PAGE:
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Why it's important to seek medical help when, say, somebody has fallen over and banged their head, is that the immediate concern might be that there has been some kind of bleed in the brain as a result of trauma. So, the medical staff will be looking at things like the pupil reactions in the eyes, be checking pulse and blood pressure, which will give you an indication as well that there may be an intracranial bleed; so that would be the first screening. People may still get through that okay, but they may develop what we call post-concussive symptoms. So, say like two or three days later, because you cannot necessarily see a mild concussion on the CT scanner or on an MRI scan; it won't show up on that. A few days later, they may start complaining of symptoms of fatigue, not being able to concentrate very well and just generally feeling out of sorts. And at that point, it is worthwhile for them to go back and see the doctor if they haven't seen the doctor before about those symptoms, because it takes some time for maybe the bruising to come out on the brain.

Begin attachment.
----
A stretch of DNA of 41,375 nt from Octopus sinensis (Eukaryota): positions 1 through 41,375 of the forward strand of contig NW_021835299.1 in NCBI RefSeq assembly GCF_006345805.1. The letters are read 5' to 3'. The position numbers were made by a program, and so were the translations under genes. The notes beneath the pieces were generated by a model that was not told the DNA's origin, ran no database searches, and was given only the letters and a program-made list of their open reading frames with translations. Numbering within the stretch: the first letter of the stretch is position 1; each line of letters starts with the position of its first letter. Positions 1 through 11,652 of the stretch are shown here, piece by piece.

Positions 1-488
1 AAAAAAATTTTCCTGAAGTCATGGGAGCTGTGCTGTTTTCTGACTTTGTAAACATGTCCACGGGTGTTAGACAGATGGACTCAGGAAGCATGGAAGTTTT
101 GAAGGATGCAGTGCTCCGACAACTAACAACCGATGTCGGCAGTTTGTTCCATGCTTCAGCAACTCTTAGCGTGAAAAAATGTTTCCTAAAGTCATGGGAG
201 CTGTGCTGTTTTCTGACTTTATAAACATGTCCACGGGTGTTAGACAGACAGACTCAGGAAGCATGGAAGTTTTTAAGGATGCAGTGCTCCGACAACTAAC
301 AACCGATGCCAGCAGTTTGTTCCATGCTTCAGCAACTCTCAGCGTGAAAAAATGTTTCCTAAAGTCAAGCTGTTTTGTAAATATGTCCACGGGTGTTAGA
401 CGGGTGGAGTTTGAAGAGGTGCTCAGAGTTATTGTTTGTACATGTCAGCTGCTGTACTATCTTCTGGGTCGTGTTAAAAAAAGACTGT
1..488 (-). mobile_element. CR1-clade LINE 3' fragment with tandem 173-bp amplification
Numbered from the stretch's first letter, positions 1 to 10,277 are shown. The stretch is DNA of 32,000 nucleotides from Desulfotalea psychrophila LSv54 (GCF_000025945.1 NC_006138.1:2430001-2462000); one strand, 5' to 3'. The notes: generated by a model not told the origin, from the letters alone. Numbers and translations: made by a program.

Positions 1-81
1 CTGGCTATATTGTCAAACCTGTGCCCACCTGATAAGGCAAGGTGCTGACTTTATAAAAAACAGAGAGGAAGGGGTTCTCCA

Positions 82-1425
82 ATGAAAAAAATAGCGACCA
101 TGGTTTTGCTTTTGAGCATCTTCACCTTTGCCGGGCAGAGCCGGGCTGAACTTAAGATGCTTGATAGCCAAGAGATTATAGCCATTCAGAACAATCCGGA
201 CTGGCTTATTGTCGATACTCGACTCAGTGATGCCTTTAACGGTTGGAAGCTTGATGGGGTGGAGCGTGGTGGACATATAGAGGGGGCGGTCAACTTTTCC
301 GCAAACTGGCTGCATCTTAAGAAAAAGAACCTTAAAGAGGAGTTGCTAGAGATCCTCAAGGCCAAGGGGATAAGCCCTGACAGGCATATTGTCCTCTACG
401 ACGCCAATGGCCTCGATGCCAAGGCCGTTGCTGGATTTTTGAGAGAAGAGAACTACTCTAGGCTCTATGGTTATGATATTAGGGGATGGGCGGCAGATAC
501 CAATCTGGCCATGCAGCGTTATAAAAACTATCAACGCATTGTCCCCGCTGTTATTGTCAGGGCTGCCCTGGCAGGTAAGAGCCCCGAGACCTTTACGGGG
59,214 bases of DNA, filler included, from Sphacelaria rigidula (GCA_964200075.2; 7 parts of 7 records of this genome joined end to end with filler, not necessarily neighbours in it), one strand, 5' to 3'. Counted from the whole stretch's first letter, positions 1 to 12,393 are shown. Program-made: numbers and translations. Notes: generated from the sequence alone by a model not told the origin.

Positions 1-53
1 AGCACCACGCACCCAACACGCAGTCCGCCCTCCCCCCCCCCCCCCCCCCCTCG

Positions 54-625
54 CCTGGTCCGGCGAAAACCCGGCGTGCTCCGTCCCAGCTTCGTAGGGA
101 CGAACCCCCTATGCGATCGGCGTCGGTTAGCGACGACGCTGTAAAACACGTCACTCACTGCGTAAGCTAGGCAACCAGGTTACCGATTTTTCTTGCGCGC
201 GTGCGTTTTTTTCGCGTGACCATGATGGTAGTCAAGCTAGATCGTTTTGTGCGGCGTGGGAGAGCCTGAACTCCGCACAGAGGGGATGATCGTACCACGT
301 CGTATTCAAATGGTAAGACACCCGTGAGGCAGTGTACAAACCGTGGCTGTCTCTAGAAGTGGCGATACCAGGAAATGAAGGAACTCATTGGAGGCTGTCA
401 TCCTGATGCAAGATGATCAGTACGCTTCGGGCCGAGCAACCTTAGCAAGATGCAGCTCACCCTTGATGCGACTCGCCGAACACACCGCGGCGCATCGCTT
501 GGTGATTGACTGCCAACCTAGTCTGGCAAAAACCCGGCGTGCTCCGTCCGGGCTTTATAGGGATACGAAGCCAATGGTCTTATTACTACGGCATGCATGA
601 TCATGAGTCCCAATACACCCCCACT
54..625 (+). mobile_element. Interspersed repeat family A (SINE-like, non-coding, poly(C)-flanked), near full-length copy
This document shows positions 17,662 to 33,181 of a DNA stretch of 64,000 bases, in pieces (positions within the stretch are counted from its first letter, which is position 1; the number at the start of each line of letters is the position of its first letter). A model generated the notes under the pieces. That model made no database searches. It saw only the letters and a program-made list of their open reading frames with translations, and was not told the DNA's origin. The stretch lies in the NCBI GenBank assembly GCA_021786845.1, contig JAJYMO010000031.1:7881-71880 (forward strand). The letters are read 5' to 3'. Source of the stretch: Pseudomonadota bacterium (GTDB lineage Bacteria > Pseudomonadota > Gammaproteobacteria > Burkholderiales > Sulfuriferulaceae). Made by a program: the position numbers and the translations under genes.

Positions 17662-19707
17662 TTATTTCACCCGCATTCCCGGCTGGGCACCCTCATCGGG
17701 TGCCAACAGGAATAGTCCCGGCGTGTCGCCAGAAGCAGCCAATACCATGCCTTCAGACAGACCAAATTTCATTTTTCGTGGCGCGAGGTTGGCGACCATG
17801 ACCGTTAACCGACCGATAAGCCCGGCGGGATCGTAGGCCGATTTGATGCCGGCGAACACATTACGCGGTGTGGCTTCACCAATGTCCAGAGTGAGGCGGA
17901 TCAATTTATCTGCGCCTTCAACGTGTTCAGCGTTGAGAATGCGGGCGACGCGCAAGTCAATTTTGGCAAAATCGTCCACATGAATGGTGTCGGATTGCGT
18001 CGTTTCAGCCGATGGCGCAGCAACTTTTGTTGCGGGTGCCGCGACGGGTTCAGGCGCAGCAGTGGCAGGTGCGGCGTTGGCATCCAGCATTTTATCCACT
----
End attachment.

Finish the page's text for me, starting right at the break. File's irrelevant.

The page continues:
So there is the initial, yes, we need to check out that there isn't a bleed taking place as a result of a head trauma, by the measures that I just mentioned, but also there is the post-concussive a few days later part to it as well. And when people start experiencing that kind of symptoms, they also really need to go back to the doctor, have that checked out. 25% of brain injuries are non-traumatic brain injuries and some of those are going to be stroke related. Some of them are going to be infection related; others will be due with having oxygen deprived to the brain, say through things such as drowning or not being resuscitated quickly enough or heart attack and not being resuscitated quickly enough. So those are quite, kind of, common other causes for brain injury.

Some are more easily diagnosed than others. Somebody has had a heart attack, you can usually see they have had a heart attack and they have stopped breathing and require resuscitation. If it's encephalitis, you are more likely to go to the doctor with various symptoms, and the doctors first thought may not be this person has developed encephalitis in the brain; so you feel unwell. And so, they will need to do lots of checking out and ruling out other causes of you not being well, before they finally arrive at a diagnosis of encephalitis. Tumours in the brain, well, that's more likely that you have gone to the doctor with a range of neurological symptoms that you don't quite understand, and then they will probably send you for a scan to determine what is going on inside of your skull - what's happening to the brain. So that would be the root by which they will understand that kind of damage is taking place.